Potatoes and tyres

Planting potatoes

In between the tyres we put fluffed up sheeps wool to avoid creating a slug hotel where the slugs could hang out and go on nightly raids to the nearby just sown rows of carrots, radishes, parsnips and turnips. To avoid potato blight we are planning to make a strong nettle and comfrey tea that can be watered down and used at every watering. A friend told us about this method and he has grown healthy potatoes this way. As we are growing everything organically we would like to avoid chemicals and if anyone has other tips on how to avoid blight, please write about them in the comment section.

 Placing wool


 We also planted a lot of things today that need to be grown in pots to get off to a good start. As we have a tiny cottage and not much room inside, we invented a way last year to grow as much as possible under our circumstances. All through the year we save our toilet rolls and along with free newspapers, free plastic boxes from the supermarket and a bit of plastic wrap we create a practical, slug-proof and hygienic environment for our little seedlings. They can be planted straight in the ground in their rolls, or into a larger pot for growing on with no root disturbance.

 Seeds and boxes

We wanted to grow peas, beans, sunflowers and a variety of gourds and squashes so opted for a mix of multi-purpose and seed compost with added perlite as our growing medium. The toilet rolls can be stuffed quite full and placed on newspaper, tightly packed together for stability. We watered the full boxes and let them stand for a few hours to saturate the cardboard and let excess water run away.

 soil mx

a few rolls

full box

Planting all the seeds was great fun, with one person using the dibber to the correct depth, one person planting the seeds and one person writing down all the varieties for the different rows in the box. We then watered the boxes again to set the seeds in, let them drain off for a further couple of hours and wound the plastic wrap around the whole box a few times. Last year we let the seeds stay sealed up like this for about a month, with no water or air added. The box became a perfect micro climate and all the seedlings came out strong and healthy.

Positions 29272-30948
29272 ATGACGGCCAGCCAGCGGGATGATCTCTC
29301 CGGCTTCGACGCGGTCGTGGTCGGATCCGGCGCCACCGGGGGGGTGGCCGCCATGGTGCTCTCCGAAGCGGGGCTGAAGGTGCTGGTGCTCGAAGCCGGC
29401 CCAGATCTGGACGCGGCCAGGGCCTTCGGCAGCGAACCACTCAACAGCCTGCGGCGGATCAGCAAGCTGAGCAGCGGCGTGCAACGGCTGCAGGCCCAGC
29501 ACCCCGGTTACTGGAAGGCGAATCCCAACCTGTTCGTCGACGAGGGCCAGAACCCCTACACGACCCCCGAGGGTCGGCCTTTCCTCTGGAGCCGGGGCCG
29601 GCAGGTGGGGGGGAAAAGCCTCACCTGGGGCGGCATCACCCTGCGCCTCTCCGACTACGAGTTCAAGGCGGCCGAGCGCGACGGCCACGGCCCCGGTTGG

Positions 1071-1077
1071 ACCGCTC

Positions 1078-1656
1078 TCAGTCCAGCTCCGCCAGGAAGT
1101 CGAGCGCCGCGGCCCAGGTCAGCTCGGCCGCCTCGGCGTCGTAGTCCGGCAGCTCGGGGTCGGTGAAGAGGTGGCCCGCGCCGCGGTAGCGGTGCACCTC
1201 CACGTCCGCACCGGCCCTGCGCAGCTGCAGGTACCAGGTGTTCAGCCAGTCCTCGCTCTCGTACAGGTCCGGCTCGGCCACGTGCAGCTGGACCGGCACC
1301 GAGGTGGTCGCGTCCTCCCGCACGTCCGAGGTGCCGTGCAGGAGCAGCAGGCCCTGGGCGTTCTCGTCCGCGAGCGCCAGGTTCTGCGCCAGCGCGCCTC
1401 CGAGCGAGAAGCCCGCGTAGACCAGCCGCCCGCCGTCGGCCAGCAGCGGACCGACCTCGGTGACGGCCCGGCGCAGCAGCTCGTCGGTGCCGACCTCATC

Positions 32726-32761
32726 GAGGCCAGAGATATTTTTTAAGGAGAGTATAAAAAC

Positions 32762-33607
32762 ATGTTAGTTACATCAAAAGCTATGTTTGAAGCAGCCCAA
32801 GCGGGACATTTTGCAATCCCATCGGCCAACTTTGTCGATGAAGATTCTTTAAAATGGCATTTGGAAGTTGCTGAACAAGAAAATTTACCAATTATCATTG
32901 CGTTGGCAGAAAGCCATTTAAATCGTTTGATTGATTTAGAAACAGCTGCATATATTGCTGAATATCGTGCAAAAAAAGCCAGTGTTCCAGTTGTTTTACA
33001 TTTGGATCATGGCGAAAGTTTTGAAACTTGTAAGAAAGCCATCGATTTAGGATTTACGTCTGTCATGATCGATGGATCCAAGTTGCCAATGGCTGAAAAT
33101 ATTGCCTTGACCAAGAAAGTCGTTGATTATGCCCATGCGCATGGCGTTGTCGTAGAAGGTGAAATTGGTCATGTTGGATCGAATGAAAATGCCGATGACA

boxes wrapped up

We keep the boxes in our gazebo and the seedlings do not seem to mind the frost, even when the ground is white and frozen in the mornings. The boxes and the gazebo keep them snug and they get enough light to not grow weak and straggly.

Plants for less.


 We, like most gardeners love to cram in a lot of shrubs, trees, perennials and grasses into our garden. Unfortunately we do not have the means to pay for full priced plants in the garden centre, but over the last couple of years we have found out that it is not so unfortunate after all. At certain times of the year we visit the sales at our local garden centre. Especially in spring, we have been very fortunate as they sell out a lot of last year’s perennials and grasses at as much as 75-80% off the original price. These plants may look a bit worse for wear, but when you get them out of the pot you almost always find that they have a great root system and are just perfect for planting out in the garden. We have bought almost all our plants in this way and have had very few casualties.

 root close up

sale label

A couple of weeks ago we picked up five potted grasses at a sale and we only paid €15 for the lot instead of the full €75. Today we finally had a bit of time to plant them. We started by forking the ground over lightly to remove all the couch grass that unfortunately has a tendency to creep across and root on any bare piece of land in our garden. We had some shrubs and grasses from last spring’s sale growing in this area and just wanted to add some more grasses to make for a beautiful and hopefully easily maintained part of the garden.